Wilding war continues

For the millions of visitors who make Queenstown their holiday destination, the resort's scenery is effortless - but this is not so for a dedicated group of wilding pines volunteers.

The effort to remove wilding conifers, which are not native, has been and remains the subject of numerous community and regional meetings and funding proposals.

The cause recently received a $700,000 boost for the start of the current pine-removal season from a range of sources, including from the Wakatipu Department of Conservation's annual budget. To make removal easier, some basal bark backpacks have been bought, allowing volunteers to spray wilding pines with a herbicide that kills the plant.

Other removal methods include pulling out young trees by hand or using chainsaws and brush cutters.

Queenstown's Fran O'Connor regularly tackles Queenstown Hill, even with a ''bad hip'', and is taking an active role in educating children about why the trees need to be removed.

''I do it because I'm doing something for future generations for this area, which is why I'm now getting kids involved. I explain it well to them but you have got to let kids have fun at the same time.''

She has been removing wilding pines for the past 12 years and says she is lucky her employer, Nomad Safaris, allows her to use the four-wheel-drive work vehicles.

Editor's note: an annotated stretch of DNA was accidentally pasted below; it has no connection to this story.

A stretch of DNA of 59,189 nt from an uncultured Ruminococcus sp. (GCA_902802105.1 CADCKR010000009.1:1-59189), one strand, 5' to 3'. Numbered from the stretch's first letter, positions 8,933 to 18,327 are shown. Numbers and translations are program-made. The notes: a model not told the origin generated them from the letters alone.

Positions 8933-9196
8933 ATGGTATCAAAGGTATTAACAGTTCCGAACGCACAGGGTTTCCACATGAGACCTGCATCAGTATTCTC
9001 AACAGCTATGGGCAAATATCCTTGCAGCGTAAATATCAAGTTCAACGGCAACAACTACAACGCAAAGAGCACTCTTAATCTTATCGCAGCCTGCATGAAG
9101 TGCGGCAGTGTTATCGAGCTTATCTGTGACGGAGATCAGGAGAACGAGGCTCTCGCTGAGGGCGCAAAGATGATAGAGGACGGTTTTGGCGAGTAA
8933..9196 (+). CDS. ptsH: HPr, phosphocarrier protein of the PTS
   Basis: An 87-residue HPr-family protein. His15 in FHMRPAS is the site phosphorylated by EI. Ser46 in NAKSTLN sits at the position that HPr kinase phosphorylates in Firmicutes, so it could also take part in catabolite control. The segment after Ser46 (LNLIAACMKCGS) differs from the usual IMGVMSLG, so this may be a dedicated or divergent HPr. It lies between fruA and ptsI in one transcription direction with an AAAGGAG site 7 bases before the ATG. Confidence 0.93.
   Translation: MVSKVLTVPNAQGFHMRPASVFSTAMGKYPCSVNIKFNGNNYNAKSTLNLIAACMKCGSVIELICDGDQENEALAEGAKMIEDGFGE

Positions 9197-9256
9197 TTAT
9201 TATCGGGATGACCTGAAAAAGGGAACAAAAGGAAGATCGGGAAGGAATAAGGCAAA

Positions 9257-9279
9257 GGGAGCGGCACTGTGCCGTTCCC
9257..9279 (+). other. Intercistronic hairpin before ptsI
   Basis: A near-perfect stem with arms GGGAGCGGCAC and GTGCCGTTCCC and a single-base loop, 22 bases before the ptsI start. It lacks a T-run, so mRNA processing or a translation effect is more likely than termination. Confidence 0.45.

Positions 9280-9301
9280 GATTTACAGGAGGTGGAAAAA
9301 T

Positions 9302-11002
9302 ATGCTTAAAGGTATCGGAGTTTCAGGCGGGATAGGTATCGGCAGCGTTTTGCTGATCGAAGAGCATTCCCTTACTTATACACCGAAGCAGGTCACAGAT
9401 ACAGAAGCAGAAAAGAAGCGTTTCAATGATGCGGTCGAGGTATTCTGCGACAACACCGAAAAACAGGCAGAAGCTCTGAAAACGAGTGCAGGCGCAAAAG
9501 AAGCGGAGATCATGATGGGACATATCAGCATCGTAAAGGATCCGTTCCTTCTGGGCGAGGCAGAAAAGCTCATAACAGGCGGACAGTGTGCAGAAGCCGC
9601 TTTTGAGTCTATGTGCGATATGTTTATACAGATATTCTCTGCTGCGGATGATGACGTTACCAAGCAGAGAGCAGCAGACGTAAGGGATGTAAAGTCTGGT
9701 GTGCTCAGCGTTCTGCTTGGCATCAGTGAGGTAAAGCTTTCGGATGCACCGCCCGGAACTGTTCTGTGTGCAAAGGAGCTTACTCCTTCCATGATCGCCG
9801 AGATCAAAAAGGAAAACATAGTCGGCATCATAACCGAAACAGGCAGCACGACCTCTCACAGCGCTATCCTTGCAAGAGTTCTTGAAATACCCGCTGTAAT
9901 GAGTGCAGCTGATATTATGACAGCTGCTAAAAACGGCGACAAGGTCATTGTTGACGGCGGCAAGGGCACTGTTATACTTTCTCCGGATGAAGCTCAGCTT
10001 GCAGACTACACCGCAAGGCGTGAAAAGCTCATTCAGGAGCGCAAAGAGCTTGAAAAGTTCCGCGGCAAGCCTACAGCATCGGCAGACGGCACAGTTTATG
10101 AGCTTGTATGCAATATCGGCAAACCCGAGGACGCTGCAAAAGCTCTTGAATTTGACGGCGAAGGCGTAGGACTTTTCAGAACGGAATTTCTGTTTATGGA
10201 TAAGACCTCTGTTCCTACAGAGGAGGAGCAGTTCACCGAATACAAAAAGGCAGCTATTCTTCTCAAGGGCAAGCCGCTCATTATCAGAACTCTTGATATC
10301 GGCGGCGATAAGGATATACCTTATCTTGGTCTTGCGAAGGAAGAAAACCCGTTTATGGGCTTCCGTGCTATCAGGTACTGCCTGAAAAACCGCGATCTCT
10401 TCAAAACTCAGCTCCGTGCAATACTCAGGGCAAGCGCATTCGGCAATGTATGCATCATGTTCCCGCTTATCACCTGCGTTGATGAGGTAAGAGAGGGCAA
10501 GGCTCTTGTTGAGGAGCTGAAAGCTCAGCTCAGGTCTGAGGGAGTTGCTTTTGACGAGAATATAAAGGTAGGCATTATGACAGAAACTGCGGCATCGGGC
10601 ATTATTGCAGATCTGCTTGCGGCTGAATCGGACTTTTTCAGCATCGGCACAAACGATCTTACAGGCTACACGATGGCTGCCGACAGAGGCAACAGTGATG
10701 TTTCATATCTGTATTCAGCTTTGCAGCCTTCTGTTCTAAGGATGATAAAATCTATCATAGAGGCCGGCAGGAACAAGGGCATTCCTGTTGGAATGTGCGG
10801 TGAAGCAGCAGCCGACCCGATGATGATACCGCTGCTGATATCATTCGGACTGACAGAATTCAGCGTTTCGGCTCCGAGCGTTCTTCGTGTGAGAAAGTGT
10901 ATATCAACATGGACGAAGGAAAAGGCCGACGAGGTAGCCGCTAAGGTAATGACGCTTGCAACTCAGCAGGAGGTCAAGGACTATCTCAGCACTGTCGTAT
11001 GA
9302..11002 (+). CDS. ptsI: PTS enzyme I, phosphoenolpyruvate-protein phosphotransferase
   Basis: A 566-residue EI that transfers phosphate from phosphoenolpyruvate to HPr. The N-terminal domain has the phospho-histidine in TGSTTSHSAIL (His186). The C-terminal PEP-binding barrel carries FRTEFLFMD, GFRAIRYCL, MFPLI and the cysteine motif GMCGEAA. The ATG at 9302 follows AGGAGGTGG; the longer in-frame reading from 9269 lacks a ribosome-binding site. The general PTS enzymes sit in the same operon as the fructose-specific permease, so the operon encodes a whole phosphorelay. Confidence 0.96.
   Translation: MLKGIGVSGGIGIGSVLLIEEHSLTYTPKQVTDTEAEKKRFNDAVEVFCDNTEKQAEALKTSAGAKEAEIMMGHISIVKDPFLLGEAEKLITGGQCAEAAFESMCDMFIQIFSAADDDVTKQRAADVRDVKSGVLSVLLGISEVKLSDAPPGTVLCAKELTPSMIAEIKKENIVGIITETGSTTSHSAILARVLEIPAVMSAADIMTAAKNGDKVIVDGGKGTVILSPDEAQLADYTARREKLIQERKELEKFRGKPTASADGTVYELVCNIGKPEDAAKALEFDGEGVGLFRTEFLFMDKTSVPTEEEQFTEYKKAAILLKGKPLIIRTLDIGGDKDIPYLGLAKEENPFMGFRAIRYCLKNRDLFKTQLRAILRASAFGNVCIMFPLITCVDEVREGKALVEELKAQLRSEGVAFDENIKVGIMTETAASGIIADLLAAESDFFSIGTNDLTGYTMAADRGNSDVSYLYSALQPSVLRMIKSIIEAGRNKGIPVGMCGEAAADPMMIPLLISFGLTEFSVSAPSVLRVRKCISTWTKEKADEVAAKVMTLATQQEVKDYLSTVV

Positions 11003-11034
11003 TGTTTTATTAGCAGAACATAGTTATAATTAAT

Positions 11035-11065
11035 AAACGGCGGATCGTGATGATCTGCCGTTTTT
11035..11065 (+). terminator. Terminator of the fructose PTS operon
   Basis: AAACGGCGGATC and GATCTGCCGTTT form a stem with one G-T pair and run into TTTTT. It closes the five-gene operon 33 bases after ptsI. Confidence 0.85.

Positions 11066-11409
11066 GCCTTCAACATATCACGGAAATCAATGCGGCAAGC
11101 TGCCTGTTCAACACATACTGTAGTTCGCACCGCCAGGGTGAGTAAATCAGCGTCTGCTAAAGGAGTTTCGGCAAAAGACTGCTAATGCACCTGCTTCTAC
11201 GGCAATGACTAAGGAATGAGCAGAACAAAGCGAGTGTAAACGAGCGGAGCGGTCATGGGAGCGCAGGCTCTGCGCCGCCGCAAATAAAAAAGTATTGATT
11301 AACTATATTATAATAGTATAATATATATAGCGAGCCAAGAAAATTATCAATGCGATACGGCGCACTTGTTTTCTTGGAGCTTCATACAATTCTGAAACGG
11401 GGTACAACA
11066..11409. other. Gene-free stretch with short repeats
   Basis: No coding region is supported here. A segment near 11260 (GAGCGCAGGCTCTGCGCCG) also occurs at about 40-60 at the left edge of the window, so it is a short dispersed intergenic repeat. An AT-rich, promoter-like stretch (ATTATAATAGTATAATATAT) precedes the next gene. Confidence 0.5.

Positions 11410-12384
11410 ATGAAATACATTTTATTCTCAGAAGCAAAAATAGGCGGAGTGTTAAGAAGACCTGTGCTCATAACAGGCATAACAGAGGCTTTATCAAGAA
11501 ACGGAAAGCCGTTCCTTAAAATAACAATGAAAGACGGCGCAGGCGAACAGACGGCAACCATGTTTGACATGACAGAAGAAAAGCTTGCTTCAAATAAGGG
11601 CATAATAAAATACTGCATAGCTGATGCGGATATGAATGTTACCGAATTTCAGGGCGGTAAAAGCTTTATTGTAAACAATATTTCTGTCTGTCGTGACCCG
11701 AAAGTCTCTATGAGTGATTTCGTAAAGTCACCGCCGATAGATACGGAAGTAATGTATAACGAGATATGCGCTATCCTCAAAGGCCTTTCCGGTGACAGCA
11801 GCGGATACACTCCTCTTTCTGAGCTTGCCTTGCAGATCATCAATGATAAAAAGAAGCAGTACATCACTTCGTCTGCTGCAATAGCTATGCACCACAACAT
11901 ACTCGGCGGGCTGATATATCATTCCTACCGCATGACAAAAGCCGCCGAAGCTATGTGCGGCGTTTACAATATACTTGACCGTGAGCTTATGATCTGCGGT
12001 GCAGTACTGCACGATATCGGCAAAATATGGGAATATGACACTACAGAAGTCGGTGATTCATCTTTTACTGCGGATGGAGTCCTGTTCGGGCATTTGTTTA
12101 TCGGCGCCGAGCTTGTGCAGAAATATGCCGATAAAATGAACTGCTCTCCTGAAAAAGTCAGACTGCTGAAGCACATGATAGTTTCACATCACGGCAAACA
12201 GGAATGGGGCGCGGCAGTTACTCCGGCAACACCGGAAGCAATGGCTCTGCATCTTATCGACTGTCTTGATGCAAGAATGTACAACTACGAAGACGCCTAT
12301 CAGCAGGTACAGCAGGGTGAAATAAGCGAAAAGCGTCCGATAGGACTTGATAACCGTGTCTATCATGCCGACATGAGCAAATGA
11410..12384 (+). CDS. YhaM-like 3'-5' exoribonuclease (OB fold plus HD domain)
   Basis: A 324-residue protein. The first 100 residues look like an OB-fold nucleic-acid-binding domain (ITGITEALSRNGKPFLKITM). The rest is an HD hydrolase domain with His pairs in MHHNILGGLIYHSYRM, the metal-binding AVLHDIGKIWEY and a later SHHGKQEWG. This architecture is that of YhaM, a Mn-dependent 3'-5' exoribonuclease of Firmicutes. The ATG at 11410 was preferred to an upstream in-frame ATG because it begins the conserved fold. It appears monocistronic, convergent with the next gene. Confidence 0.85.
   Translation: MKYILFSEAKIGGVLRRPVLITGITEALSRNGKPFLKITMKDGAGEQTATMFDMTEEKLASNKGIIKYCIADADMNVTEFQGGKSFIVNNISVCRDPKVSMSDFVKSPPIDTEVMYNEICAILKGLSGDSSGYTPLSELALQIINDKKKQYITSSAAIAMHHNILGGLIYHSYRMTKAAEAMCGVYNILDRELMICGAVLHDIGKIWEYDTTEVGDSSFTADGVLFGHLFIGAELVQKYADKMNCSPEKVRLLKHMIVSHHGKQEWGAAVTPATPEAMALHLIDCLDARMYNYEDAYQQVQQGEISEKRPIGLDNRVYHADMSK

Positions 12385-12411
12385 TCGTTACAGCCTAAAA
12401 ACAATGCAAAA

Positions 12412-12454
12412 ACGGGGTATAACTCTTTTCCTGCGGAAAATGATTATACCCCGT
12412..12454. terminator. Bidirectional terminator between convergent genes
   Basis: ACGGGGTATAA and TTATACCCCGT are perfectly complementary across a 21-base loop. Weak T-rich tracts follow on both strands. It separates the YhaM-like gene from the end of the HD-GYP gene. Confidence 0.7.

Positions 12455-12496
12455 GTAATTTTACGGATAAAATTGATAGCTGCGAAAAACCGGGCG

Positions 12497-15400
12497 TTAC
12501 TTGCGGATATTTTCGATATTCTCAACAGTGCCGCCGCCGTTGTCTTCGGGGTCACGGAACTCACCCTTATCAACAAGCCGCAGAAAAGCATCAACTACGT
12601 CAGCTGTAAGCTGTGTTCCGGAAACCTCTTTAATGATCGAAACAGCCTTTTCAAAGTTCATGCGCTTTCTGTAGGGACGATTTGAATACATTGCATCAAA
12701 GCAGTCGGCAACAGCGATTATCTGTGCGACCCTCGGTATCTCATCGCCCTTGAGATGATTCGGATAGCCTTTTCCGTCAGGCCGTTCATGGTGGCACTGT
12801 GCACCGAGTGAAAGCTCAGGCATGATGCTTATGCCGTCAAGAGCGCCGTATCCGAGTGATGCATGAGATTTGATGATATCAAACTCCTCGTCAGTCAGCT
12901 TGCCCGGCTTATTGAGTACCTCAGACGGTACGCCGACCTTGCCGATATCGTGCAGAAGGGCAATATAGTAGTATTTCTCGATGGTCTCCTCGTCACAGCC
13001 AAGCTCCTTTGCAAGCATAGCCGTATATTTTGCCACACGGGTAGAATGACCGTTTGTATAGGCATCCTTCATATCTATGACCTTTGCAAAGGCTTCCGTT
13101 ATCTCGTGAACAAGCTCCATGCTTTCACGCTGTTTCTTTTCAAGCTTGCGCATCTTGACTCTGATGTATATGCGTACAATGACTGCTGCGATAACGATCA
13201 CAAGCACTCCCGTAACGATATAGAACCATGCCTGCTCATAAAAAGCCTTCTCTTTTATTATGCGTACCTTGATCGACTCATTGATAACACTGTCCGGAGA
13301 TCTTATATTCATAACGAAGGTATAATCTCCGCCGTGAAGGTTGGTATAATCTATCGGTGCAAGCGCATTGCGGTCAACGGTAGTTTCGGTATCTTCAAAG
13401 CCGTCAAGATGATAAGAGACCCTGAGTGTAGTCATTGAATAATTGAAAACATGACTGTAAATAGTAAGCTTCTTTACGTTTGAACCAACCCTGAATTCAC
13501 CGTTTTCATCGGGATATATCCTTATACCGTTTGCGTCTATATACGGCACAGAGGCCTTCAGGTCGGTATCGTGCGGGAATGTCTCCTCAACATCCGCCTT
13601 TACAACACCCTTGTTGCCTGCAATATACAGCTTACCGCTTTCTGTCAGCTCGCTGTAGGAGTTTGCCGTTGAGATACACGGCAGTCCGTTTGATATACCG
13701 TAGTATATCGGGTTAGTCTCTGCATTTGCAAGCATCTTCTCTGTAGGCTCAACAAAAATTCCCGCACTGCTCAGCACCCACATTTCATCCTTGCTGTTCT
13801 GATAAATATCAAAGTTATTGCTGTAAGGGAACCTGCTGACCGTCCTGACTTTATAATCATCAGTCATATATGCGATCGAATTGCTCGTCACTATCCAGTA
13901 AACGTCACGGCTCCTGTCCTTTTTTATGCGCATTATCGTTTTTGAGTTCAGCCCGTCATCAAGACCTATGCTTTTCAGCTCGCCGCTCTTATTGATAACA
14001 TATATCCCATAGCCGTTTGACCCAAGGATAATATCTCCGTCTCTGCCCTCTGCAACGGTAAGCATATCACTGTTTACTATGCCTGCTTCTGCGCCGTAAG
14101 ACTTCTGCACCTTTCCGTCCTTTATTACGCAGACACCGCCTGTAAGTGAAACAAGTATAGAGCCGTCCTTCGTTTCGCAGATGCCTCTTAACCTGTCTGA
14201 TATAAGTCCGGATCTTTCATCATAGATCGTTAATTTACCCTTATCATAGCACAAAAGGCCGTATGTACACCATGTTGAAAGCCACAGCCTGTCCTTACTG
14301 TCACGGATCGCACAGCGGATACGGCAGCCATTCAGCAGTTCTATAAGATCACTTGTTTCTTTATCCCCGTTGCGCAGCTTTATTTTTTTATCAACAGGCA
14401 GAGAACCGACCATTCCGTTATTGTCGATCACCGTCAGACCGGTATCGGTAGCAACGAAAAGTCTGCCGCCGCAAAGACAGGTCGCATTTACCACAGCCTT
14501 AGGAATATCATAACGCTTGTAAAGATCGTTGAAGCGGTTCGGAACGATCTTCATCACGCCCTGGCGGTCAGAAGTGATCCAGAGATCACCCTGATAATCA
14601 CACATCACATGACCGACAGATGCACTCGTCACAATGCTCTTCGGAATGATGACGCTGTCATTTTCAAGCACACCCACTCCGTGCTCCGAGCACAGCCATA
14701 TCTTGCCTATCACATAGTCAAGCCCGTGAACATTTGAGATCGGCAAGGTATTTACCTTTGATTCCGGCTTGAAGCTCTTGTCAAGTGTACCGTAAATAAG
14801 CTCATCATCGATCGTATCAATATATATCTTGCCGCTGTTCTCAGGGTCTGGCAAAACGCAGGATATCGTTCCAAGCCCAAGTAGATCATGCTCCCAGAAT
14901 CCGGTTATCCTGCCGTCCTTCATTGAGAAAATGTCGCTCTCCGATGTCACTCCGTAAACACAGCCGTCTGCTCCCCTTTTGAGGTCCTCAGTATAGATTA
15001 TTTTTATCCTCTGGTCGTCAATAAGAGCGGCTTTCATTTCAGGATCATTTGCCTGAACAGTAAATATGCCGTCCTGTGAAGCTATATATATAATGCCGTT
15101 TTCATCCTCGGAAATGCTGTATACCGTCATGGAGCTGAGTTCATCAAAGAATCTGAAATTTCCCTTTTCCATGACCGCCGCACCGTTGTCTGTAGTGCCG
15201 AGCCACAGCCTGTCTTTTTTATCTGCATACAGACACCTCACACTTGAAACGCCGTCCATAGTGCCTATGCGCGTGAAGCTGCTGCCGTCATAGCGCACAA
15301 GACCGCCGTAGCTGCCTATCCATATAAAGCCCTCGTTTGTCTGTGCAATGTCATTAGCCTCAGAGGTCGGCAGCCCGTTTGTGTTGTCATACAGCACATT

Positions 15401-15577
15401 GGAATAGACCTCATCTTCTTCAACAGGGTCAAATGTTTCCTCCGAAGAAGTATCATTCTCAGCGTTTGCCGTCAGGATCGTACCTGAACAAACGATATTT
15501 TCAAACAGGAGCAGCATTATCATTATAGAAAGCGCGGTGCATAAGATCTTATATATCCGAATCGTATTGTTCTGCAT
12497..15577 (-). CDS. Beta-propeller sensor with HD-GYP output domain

To help her, she has been given the use of one of the herbicide backpacks, which she said made the job a lot easier, although when she is with other volunteers she removes the pines by cutting the trunk or pulling them out.

If the trees were not removed properly, they were likely to grow back, she said.

''You have to go right down to the very very bottom of the tree and cut off as low to the ground as you can.''

There were several reasons for feeling so passionate about removing the trees.

''It's a pest; it's just going to take over our farmland. It also threatens our eco-system and it sours our soil - they are very antisocial.''

''It's satisfying knowing that you are actually getting rid of them.

''People say 'why do it, you won't win', but we are winning.''

''You have got to keep at it until we get rid of all the seeding trees.''

Ms O'Connor often co-ordinates volunteer expeditions and said ''a cross-section of people'' such as housewives, hotel workers, students and people passing through turned out to do the hard, physical work.

For next year, she hopes to organise a programme with local primary schools during school hours.

She has no plans to slow down.

''I've had a bad hip for 18 months and I'm still doing it.

''I'll be in a wheelchair and I'll still be doing it.''

Fellow volunteer and Wakatipu Wilding Conifer Control Group chairman Peter Willsman said he became involved with wilding pine removal after he saw the trees rapidly overtaking the traditional New Zealand landscape.

Mr Willsman, also of Queenstown, contributes between 15-20 hours to the cause, which includes the administration side.

Physically removing the trees was ''hard work'' and volunteers needed to be ''active and reasonably fit''.

The majority of weekday volunteers were retired people, he said.

''It's one of the most satisfying things to do in the area, to conserve what we have been left to steward and look after.''